Guadeloupe kickstarts continuity plan after wide-ranging cyberattack
The French island of Guadeloupe is dealing with the aftereffects of a cyberattack, according to a notice on the government’s website.
Officials said the attack occurred on Monday and that they immediately put in place a service continuity plan in order for them to “carry out the essential missions of the administration.”
The government hired cybersecurity experts and mobilized a team to limit the impact of the incident. In an update on Friday, the government announced they are still analyzing the attack to understand the extent of it and restore systems to their normal activity.
“At present, we know that the overall management of high schools and public transport services, under the jurisdiction of the community, are, for the moment, preserved,” officials said.
"We understand, of course, the fears of our citizens and wish to assure them of the full mobilization of the staff of the regional council to restore all services as soon as possible. Indeed, these cyberattacks, as common as they are, remind us that the question is not whether we will be victims, but when."
The statement notes that the government is working with CNIL – France’s data protection authority – as well as France's National Information Systems Security Agency (ANSSI), the National Police and the Gendarmerie.
The government also warned citizens to be wary of phishing messages over text and WhatsApp, urging people not to respond to unknown messages or open attachments from numbers they don't recognize.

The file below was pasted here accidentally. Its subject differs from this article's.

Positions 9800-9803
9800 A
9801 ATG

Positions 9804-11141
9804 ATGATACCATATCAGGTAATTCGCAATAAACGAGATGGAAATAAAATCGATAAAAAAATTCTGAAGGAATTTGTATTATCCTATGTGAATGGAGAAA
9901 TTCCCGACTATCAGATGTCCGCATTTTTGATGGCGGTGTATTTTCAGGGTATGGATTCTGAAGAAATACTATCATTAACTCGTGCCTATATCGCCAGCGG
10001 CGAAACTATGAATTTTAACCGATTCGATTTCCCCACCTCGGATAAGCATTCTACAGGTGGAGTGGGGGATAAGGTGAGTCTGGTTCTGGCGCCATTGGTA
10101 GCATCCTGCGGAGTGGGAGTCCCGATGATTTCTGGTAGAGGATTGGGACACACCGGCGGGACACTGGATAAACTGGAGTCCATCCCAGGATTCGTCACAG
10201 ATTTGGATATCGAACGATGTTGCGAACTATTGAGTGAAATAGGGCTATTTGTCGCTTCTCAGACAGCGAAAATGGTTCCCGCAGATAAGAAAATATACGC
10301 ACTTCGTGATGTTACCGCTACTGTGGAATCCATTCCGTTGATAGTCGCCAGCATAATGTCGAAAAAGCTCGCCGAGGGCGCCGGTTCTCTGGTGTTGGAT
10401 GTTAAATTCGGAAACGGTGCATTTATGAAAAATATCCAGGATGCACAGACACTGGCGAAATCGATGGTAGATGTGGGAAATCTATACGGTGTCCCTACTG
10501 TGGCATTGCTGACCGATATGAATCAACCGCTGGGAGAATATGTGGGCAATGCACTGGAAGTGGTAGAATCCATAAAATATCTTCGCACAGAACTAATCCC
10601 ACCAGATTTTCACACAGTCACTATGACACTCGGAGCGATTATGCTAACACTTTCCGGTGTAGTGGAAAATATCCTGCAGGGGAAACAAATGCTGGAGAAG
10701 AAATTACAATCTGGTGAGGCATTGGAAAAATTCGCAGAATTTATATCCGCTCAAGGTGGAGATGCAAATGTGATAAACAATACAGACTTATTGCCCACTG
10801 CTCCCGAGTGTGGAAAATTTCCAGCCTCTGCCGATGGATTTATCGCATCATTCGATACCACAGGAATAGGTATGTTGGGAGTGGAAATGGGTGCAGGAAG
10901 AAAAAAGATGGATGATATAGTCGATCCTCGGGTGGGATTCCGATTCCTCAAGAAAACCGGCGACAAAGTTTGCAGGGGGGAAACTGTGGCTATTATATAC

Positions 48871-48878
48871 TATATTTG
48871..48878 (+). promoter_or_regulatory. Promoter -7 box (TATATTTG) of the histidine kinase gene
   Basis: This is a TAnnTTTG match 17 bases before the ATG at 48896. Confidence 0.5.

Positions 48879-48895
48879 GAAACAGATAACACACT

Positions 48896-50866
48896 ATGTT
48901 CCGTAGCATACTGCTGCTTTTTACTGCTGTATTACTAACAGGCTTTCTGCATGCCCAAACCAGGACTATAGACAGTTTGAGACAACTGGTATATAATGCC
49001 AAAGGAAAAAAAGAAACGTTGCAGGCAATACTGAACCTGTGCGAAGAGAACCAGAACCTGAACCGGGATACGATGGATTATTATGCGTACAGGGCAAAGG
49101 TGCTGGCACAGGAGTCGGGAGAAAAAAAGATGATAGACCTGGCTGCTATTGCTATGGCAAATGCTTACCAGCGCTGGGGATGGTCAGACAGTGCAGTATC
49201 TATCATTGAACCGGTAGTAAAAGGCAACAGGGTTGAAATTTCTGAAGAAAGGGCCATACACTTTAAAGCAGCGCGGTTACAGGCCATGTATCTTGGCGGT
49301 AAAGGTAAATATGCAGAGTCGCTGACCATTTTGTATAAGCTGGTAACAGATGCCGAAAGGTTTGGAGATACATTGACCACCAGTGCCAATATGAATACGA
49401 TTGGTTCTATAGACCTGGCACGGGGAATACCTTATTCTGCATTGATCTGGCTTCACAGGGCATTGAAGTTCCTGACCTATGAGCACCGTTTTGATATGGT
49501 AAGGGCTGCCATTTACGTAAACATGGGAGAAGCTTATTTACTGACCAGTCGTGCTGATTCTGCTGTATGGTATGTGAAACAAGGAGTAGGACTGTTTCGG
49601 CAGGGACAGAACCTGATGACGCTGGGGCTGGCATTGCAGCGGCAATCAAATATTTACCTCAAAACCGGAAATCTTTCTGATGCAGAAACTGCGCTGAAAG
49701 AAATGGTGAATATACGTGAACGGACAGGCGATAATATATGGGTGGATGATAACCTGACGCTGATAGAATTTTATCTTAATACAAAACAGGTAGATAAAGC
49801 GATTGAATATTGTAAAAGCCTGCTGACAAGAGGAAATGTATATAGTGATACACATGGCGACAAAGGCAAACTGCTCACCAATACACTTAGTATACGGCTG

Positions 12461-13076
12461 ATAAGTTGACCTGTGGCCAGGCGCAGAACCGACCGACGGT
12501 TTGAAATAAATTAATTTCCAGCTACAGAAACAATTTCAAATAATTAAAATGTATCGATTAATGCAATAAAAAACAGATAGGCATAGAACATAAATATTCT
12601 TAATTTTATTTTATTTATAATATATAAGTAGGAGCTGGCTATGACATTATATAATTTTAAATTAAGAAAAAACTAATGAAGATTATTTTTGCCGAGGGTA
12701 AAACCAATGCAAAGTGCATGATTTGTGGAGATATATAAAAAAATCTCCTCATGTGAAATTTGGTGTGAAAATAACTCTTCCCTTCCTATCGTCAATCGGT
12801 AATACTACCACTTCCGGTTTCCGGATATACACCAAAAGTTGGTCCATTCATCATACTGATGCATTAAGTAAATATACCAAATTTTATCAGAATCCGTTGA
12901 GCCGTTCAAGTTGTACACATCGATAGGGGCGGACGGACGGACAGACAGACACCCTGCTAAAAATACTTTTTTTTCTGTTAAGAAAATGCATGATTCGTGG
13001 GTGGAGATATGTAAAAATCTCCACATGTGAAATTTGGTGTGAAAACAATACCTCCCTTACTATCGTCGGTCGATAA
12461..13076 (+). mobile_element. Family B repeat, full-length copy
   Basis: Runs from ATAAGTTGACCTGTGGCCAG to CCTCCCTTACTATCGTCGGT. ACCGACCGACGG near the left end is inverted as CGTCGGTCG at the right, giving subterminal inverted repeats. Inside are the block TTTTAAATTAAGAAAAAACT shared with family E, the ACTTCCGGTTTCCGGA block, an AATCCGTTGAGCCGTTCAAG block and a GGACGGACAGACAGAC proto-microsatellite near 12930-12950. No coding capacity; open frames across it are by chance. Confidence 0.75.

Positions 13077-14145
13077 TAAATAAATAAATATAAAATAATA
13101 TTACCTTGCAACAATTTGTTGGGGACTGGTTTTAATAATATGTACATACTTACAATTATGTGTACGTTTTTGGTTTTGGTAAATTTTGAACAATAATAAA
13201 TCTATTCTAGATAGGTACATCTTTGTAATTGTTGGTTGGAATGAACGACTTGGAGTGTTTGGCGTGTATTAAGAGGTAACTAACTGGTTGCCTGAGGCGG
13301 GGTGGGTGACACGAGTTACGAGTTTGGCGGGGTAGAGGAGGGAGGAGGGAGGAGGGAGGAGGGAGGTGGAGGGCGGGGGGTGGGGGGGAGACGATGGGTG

Officials at the French Foreign Ministry and in Guadeloupe did not respond to requests for comment.
In a statement to RFI earlier this week, the government said it shut down all computer networks “to protect data."
Guadeloupe is an overseas department and region of France in the Caribbean consisting of six islands with a population of about 385,000.
The department is the latest small island government attacked by cybercriminals. The government of Vanuatu has been knocked offline since early November following a ransomware attack.
That attack has crippled the Pacific island's parliament, police and prime minister's office while also taking down almost all of the digital tools used by the country’s schools, hospitals and government services.
The Sydney Morning Herald reported that the Vanuatu government refused to pay a ransom and experts from Australia were flown in to help with the response to the attack.
Jonathan Greig is a Breaking News Reporter at Recorded Future News. Jonathan has worked across the globe as a journalist since 2014. Before moving back to New York City, he worked for news outlets in South Africa, Jordan and Cambodia. He previously covered cybersecurity at ZDNet and TechRepublic.